- New Cut Dead Weight Logic that AI teams use to decide who to draft, sign, cut, and trade.
- AI-controlled teams adjust their gameplan according to who is on their roster.
Online franchises now feature full features of player contracts from the offline Franchise, including draft pick trading, and AI teams have trade, cut, and resign logic in place. It's a huge boost to the lackluster Online Franchise mode from previous Maddens. Madden Ultimate Team also gets some boosts, and Superstar mode gets an all-new progression system and the ability to upgrade your player the way you want.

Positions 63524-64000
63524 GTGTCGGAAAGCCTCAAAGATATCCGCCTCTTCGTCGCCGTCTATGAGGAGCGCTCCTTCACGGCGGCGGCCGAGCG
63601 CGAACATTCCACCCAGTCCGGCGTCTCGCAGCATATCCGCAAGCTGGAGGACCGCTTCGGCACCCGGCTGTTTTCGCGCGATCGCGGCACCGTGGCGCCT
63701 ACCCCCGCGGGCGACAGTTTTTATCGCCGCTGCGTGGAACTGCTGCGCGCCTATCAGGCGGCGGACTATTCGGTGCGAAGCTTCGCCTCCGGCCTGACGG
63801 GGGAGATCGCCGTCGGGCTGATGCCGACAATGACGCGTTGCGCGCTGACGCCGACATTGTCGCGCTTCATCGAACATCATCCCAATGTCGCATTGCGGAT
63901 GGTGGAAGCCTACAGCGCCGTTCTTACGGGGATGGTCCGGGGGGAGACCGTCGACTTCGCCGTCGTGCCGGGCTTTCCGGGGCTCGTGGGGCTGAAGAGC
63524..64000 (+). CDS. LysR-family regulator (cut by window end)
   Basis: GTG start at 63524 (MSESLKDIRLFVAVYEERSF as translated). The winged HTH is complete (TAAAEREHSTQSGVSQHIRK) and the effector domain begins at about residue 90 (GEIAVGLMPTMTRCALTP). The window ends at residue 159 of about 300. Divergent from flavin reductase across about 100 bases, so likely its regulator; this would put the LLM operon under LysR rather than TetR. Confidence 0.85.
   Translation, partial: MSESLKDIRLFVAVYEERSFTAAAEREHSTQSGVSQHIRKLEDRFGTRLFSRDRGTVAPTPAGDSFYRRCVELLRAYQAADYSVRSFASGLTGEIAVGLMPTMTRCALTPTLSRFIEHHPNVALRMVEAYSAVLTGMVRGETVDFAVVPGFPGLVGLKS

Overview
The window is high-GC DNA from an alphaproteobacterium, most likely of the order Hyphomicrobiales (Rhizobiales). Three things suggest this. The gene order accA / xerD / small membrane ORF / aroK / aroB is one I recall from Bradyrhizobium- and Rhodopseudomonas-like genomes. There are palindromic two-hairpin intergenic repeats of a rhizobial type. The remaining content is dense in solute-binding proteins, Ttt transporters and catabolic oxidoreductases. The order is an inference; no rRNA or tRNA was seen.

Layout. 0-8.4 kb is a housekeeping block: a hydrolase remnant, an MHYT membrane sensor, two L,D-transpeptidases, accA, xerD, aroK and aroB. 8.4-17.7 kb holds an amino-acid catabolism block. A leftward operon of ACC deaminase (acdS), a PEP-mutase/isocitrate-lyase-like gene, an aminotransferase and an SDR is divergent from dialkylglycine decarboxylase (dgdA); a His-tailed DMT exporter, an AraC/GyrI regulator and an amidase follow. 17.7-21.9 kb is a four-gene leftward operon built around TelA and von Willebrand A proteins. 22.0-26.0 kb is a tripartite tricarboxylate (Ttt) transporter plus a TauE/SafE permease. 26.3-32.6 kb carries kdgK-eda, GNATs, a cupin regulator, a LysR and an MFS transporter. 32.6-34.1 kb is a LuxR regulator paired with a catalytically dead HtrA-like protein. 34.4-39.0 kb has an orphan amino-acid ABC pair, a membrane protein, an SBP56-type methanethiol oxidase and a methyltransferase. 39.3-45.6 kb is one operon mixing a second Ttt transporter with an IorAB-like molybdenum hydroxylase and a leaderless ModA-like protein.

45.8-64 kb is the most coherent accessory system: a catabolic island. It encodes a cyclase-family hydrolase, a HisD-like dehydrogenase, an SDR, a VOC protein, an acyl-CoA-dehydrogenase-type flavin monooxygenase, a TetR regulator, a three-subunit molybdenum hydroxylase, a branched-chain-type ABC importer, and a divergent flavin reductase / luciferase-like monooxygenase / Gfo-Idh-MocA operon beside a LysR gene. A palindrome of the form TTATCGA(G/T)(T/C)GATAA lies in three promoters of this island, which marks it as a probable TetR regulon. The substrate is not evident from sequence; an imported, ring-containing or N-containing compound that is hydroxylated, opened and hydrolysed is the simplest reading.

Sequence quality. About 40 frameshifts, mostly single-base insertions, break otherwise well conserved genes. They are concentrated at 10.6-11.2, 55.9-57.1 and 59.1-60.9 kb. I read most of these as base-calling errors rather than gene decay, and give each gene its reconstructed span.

One of the problems that I've found with the game is the angle of the camera when kicking. It's hard to judge the distance and angle at which you need to kick. Also, linebackers still feel like that can jump a bit to high to deflect passes from the QB. Other than that, it's hard to find a lot to complain about, especially when they fixed so much.
As you can see, the list of improvements are immense, and EA Sports has really listened and catered to the fans. Franchise mode has everything I've been wanting for the past four years. I consider this game to be one of the best football games—make that sports games—of all time. It's truly amazing how in-depth and different this game feels from other Madden games. It's a must buy for any NFL fan or sports fan.
[Reviewed on Xbox 360]